The Legislature Today

M-F at 6 p.m. on TV, Radio & Digital. Re-airs at 7 p.m. on The WV Channel

The Legislature Today is West Virginia's source for daily legislative news and information.  The only live television program covering the West Virginia Legislature, the broadcast features reports from the Senate, House and committee meetings with in-depth interviews and analysis of the legislative process in West Virginia.

The Legislature Today airs weeknights at these times and locations:

The Legislature Today can also be heard at 6 p.m. weeknights on WVPB's statewide radio network.

 

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It was the second day of a statewide teacher and service personnel walkout over a comprehensive education reform bill. We bring you up-to-date on the latest action, and we also bring you special reports on black lung-related legislation, economic development, and tourism.

Teachers and school workers were on strike in 54 of West Virginia’s 55 counties Tuesday. But shortly after 12:30 p.m., the controversial education bill, which drove them out of school, was postponed indefinitely by a motion in the House of Delegates. Host Suzanne Higgins and Senior Statehouse Reporter Dave Mistich discuss the action on the bill, and the leaders of the teachers and school service personnel unions join the show to discuss whether the bill could have another shot at passage.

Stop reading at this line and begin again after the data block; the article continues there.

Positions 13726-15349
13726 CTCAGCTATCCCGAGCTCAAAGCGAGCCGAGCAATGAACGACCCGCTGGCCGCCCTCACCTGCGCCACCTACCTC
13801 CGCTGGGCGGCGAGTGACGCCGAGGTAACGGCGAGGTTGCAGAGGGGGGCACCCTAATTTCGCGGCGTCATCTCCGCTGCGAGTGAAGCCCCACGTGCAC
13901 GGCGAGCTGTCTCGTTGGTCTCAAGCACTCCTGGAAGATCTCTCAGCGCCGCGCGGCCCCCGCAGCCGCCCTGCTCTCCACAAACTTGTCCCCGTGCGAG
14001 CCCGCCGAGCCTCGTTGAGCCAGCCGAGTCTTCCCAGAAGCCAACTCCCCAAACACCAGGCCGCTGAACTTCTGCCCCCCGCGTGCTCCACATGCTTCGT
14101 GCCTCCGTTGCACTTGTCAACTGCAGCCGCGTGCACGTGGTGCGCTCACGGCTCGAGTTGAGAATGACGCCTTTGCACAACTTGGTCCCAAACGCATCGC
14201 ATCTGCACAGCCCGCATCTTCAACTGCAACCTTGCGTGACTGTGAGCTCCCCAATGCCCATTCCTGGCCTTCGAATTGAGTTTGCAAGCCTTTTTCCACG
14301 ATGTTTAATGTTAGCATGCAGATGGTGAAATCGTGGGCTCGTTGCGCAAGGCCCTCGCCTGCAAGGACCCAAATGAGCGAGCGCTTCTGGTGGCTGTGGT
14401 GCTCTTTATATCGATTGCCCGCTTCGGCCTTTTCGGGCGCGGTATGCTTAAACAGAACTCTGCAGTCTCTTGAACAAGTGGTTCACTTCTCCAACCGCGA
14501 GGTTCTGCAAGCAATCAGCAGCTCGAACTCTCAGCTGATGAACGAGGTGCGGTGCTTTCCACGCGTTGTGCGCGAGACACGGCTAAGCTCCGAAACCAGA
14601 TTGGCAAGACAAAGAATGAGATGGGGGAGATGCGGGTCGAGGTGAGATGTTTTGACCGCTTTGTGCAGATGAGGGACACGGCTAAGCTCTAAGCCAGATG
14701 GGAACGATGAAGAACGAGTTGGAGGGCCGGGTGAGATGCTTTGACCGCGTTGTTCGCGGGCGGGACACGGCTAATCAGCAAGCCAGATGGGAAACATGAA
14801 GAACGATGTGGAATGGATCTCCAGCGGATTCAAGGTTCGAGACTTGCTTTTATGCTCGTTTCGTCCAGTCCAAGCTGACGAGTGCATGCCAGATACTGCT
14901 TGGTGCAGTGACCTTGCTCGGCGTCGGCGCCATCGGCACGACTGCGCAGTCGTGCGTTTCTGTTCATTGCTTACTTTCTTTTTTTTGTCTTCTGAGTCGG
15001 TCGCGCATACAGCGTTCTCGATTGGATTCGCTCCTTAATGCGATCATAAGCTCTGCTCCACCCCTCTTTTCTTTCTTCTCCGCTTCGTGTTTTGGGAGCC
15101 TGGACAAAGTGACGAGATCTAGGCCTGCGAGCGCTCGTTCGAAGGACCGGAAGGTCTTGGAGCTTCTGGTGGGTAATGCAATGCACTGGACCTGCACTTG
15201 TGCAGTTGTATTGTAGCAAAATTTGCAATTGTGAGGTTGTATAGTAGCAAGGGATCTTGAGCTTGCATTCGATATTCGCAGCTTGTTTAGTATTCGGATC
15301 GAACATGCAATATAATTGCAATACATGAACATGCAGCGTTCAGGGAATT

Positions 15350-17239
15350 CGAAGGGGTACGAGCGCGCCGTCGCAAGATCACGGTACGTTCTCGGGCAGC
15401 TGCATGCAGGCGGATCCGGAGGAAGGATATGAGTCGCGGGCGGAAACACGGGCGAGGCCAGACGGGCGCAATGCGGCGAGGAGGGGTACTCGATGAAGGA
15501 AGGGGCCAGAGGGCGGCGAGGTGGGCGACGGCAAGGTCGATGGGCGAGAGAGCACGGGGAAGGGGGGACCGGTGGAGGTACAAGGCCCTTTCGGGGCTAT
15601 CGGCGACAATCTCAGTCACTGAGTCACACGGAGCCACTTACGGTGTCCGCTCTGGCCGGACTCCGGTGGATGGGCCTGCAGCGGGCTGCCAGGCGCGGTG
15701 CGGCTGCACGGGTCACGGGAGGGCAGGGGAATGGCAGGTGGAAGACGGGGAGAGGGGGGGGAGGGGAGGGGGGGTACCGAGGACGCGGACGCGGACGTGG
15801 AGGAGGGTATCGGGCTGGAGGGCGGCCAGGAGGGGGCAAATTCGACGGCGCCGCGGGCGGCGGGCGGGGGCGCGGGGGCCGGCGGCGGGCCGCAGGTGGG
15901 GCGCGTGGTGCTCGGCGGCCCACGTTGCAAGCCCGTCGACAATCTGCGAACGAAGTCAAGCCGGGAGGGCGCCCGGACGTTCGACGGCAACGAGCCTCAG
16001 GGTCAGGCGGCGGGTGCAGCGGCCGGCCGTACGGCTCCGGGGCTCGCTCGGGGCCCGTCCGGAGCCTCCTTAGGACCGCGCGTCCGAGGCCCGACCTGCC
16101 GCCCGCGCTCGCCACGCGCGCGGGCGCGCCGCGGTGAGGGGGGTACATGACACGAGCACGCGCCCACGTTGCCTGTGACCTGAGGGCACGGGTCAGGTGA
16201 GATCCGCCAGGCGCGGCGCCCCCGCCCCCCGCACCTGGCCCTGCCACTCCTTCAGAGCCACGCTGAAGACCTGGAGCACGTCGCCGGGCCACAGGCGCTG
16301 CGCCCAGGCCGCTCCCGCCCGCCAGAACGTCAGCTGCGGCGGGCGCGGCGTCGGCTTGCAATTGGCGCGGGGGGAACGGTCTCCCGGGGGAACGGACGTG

Late in the afternoon on Monday, the West Virginia Senate took up SB 451 – comprehensive education reform – as amended by the House of Delegates. But the upper chamber provided its own amendment to the House’s version. Host Suzanne Higgins and Senior Statehouse Reporter Dave Mistich break down the day’s floor action over the bill and what could come next. We also hear from the chairman and minority chairman of the House Select Committee on Prevention and Treatment of Substance Abuse.

SB 451 – comprehensive education reform – is now back in the Senate, and the chamber is expected next week to consider the massive bill as amended by the House of Delegates. In this reporter roundtable, host Suzanne Higgins speaks with fellow statehouse reporters on the evolution of SB 451, and we explore other issues moving through the legislative process.

The comprehensive education reform bill passed out of the House of Delegates on a vote of 71 to 29. We’ll recap the day’s action on the bill, and host Suzanne Higgins talks with Randall Reid-Smith, Curator of the West Virginia Department of Arts, Culture and History.

Perry Bennett / West Virginia Legislative Photography

Updated on Thursday, Feb. 14, 2019 at 6:54 p.m.

The West Virginia House of Delegates has passed its version of a long, sweeping and controversial education reform bill. The proposal, which calls for teacher and school service pay raises, but also other ideas opposed by public educators such as charter schools, is a stripped-down version of the measure the Senate passed last week.

Perry Bennett / West Virginia Legislative Photography

Updated Thursday, Feb. 14, 2019 at 4:00 a.m.

 

The West Virginia House of Delegates finished their opportunity to tailor a long, sweeping and controversial education reform bill after more than 10 hours of debate Wednesday. With Senate Bill 451 on the floor amendment stage, delegates voted on 31 amendments to a strike-and-insert version of the measure -- adopting 10 and rejecting 21.

The House of Delegates considered amendments to SB 451 – comprehensive education reform – all day, and they’ve continued their work into the evening. We break down the day’s proceedings, and we have a discussion with the Senate Health Committee over several healthcare bills that are moving through the legislative process.